What’s in Gramps trolley today? 


The short lived ‘Gramps’ video and image series was an example of this reattachment and acts as a way to explore the lifestyle question of ‘will I paint when i’m old’. The Gramps character here becomes a conduit for the wider concern of what it would be like if the elder generation took up graffiti / the more conservative sections of the general public and to a larger extent what would the world look like if everything were covered in graffiti. By doing this Lush allows us to speculate on the actual act of illegal mark making without its attachment to what we already assume (media driven) or know about those individuals and groups who do it. 



‘Ever wondered who the knob that tags cock n balls was’ / ‘Mr Scribble and the buff 


The next videos are an example of Lush’s more abstract character led videos, where he adopts non-human personalities to essentially the same end as Gramps, but in a more abstract fashion. ‘Ever wondered…’ is probably my favourite video of his to date, as there’s nothing not hilarious about penis graffiti…imo.




Why is it important to graffiti?


Again, because no-one inside pure graffiti culture is creating video pieces on the primal nature of mark making as a standalone object. You have artists like Jose Parla with his huge, beautiful paintings – where the inspiration of them comes directly from the personal history pronouncements of graffiti culture and its expressive hand style but he long ago passed into the contemporary art world, and if anything could be seen as acting the final destination of the post-graffiti movement. 


ose Parla – ‘Victory’ 


Other notable examples from outside artists in this section would include the recent Taps & Moses piece ‘The Wall‘ and Nugs famous performance piece ‘It’s So Fresh..’ (see below for both).


Murdock: What is your process?

Lush: Process? I use a pen to write nonsense and lazily ink the drawings related to it. Just regurgitated shit from my own past experience or others experiences I’ve heard about while doing graffiti.


3. That which focuses on how the public react / peoples perceptions of Street Art


This final category is two-fold, there’s heavy representation on the public reaction to graffiti (post-style wars) itself and also the worldwide popularity of ‘Street Art’ (or Banksy, the two have unfortunately become synonymous). These sections could be used to further bolster the argument of how Lush is still, at his very core, a graffiti writer despite however much his work can cross over aesthetically into other ‘genres’. 


How to deal with an anti-graffiti hero


This is a simple video, but a theme I’ve never ever seen explored in graffiti before. If we were reading into it, we could say that the confidence graffiti gives you is a pure body confidence, akin to those martial artists and athletes feel. After all, how can there be any kind of hesitation when what is seen as ‘true’ graffiti has not only breaking and entering, but prolonged breaking and entering at its core. 



Reading graffiti out loud in public 


This video is a another slightly tangental move for Lush, and could indeed fit into the previous category in it’s interest in the more primal forms of illegal mark making. I’ve chosen to put in this one as in it Lush acts as an observer, and thus takes on the role of the unknowing (aka the public / those uninitiated to the workings of our world). 






Why is it important to graffiti?


It forms the 3rd part of the triad of methods of how Lush looks at graffiti culture (or modern-stylized-letterbased-illegal-markmaking-culture). By looking from the audiences perspective, it differentiates from the other two as taking on the perspective of the pure outsider, something which writers by virtue of their act alone cannot care about. It allows for a certain moral dimension within the work that outside of pure visual depiction (Sever etc.) isn’t explored, but why would it be? Writers aim to subvert (whether this comes from an inherent care is a different discussion) and the inclusion for recorded ‘performance’ pieces exploring morality in graffiti is a new one certainly.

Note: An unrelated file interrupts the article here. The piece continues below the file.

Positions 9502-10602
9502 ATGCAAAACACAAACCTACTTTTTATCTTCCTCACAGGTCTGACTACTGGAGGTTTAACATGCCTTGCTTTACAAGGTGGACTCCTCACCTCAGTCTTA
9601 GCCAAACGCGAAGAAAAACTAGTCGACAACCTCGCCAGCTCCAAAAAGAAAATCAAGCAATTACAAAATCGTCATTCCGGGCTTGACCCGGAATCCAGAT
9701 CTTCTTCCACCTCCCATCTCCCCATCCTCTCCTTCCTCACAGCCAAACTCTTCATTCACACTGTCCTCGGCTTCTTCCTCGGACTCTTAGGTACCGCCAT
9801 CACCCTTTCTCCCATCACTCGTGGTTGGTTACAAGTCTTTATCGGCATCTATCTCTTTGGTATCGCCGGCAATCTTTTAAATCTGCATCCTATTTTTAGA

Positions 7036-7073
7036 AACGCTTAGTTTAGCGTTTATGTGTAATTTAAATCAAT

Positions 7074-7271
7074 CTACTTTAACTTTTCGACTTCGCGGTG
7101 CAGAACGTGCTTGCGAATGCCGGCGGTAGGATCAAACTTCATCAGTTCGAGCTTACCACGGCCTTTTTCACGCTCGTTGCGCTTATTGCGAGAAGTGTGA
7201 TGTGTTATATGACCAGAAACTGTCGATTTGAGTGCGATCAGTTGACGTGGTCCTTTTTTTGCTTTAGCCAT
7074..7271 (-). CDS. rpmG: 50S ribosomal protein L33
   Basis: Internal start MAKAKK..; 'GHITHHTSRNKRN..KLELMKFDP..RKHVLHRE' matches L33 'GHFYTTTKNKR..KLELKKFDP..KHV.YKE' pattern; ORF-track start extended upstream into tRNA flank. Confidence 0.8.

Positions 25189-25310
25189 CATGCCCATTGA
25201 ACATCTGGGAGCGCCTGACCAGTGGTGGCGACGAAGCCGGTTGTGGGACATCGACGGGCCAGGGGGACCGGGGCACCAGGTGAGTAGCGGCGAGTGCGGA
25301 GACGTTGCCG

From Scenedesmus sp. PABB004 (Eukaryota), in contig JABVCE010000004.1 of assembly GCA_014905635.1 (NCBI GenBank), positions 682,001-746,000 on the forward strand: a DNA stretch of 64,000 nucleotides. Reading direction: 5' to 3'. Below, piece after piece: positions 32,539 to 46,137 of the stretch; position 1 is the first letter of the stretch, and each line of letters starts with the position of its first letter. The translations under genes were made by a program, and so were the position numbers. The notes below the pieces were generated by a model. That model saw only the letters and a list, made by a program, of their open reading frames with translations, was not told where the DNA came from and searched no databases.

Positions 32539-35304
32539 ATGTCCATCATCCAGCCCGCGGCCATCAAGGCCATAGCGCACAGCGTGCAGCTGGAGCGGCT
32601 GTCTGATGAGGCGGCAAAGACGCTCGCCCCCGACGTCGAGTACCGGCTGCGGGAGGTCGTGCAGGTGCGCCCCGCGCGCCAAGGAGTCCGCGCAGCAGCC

Whilst Lush still very much inhabits graffiti world, his recent forays into video and 3d work go far beyond what we would classify as traditional modern graffiti (I take this as starting from the popular american school ala ‘Style Wars’ etc) and have come to rest in a place that is not quite street art, nor contemporary art or post-graffiti but that which has transcended using 2d forms as a primary visual medium and instead acts around an ‘essence’ of graffiti for his work. This ‘essence’ of graffiti meaning the broader sense of the encompassing illegal acts surrounding graffiti; markmaking, racking, breaking & entering etc.  

What, to Lush, is primarily created as a fuckaround reveals a rich source of inspiration in graffiti culture and philosophy that has hitherto remained unexplored by writers. This could otherwise be known as ‘the theatrical’ in graffiti and whilst there are certainly writers painters silly things – here physicality and purpose is included to create a dialogue around the entire character of writers themselves and not just their work. 

Looked at within the above framework, we can see very clearly that Lush doesn’t exactly fit the mould of any single one of the Post-Graffiti types and I would suggest the main reason being the illegal attitude and culturally inclusive nature his work still retains. Whereas the artists mentioned create work that is explorative in its investigation of forms both structural and abstract and characterful in it’s representational stories – none of it explicitly references graffiti culture, or uses the gravity of illegal techniques graffiti uses to furnish the finished product. Whilst Lushs work, on a superficial level, uses a host of characters and plays with a sort of banksy-esque-criticism of modern culture just like a lot of maligned street art the thing that demarcates it is its attitude to presence (mostly illegal) and use of tropes (bombers / tags / hatred for cops) in the work.
Lush has picked up on the huge influence social media plays in our lives to create work that employs the violence and attitude of a graffiti writer with the humour and playfulness of street art, but exists outside of it. He is an amalgamation of all the post-graffiti categories, but works in his own world, and for that reason I would suggest he is indeed one of the most important graffiti artists of this generation. 


“Art” and “Graffiti” is better when it’s funny. How could you take either serious.


Do you agree? Let us know in the comments below.